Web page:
When knocked down by this figurative undertow, people are inclined to favor statism in its being a supposedly compassionate social system, as opposed to the ‘dog-eat-dog’ environment of voluntary enterprise and property rights. What is ironic is that it is precisely in a free society that the disparity between rich and poor is not so pronounced. An equitable distribution of power and to a certain extent, equitable distribution of resources, occurs. Instead of recognizing equitability as an effect of progress, statists demand it as a prerequisite.

It is not that a statist’s emotions, of compassion for the poor, are ‘wrong,’ but they are misplaced so as to grasp the most immediate means of redistribution available ― the state. The short-term solution that is the state just drags people further down.

People have to eventually learn to place faith in the ‘cold reason’ that recognizes the spontaneous order as most advantageous to people, as impersonal as it appears.

The key, I believe, is to snap statists’ automatic emotional reaction that bars them from using reason. I see this best accomplished by stimulating another passion to take the original reaction’s place. It is in this regard that those who support liberty have to raise their aesthetic awareness and find means to transmit their ideas via the arts, for instance, and not simply through logical tracts. As it is, great artists tend to use the creative ‘right’ portion of their brains even for things that require rational ‘left-brain’ meditation, making for disastrous short term-oriented statist policy.


In an individual, mental processes are not uniformly applied to all situations. To a certain extent, one’s use of reason is on a case-to-case basis. This explains how even deeply religious people who profess ‘faith’ may apply reason at other times as sharply as anybody else. These varying mental processes for different situations may even constitute what is thought of as ‘multiple personalities.’ The recognition of this may further bring about understanding in all sorts of scientific matters.

We can surmise that a lot of what we were taught during impressionable ages was accepted out of fear – whether the fear of the unknown, of the suffering of dying or of hellfire – creating a separate ‘fearing personality,’ whose use of reason is stunted. Ever since, the threat of these teachings not being true has become tantamount to a threat on our very organism.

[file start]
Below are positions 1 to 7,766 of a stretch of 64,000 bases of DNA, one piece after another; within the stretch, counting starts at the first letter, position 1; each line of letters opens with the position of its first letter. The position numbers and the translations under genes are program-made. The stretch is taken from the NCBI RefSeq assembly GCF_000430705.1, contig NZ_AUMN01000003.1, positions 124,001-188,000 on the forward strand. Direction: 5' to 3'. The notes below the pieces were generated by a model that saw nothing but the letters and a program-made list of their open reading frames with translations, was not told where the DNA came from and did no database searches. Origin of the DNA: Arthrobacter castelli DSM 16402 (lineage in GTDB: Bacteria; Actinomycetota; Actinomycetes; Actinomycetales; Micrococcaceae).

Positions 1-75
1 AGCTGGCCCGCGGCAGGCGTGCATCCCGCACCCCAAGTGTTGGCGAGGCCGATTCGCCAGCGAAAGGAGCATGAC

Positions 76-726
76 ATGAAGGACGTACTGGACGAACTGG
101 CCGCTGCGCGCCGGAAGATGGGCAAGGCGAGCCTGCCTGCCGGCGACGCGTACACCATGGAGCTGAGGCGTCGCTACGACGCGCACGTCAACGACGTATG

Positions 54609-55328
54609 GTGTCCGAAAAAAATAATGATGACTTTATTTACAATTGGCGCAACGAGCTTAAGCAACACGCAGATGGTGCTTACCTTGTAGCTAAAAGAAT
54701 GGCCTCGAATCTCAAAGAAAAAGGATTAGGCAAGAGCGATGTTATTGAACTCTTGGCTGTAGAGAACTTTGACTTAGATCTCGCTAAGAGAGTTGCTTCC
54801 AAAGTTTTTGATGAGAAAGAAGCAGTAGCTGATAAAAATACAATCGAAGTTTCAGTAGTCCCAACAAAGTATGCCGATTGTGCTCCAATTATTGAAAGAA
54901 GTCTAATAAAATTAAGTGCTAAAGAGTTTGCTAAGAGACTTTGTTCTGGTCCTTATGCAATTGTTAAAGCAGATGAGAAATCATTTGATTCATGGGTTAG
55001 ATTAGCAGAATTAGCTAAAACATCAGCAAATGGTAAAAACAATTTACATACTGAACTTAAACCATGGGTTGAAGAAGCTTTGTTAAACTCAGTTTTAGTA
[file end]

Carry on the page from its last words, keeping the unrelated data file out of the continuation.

Getting to the recognition of one’s biases as a result of a partitioned mind will not come about at will or by sheer ‘intellectualizing.’ Oftentimes, a ‘loss of faith,’ ‘conversion’ or any change in mental processes for a particular matter could only come about through a traumatic or deeply passionate experience, shocking enough for one to break or ‘deactivate’ the habitual ideas that surface for the situation. This principle applies to religious tenets as well as to political issues.

We thus understand the difficulty in convincing others of ‘truths’ that seem so obvious to us. We would have to provide an argument with such intellectual-emotional impact as to unseat their fears and with it their former viewpoint or ideology, the emotional attachment of which may have developed over considerable time.


As hinted above, much of the process by which the doctrine of freedom is to be accepted by the populace has little to do with rationality per se, and more to do with providing conducive conditions for such an acceptance. I have mentioned the use of art, but there are surely other ways by which ‘the word’ can be spread. Humor, for instance. Perhaps you can meditate on your own and think of other methods; I’d like to hear them.

[1] This section is taken from, with slight modifications, my ‘Property rights as power’ essay, published in The new president, property rights, civil disobedience and free society. Central Books, 2009.

1 comment:

Anonymous said...

Funny that I should read this articular the day after I was pondering this very same hurdle.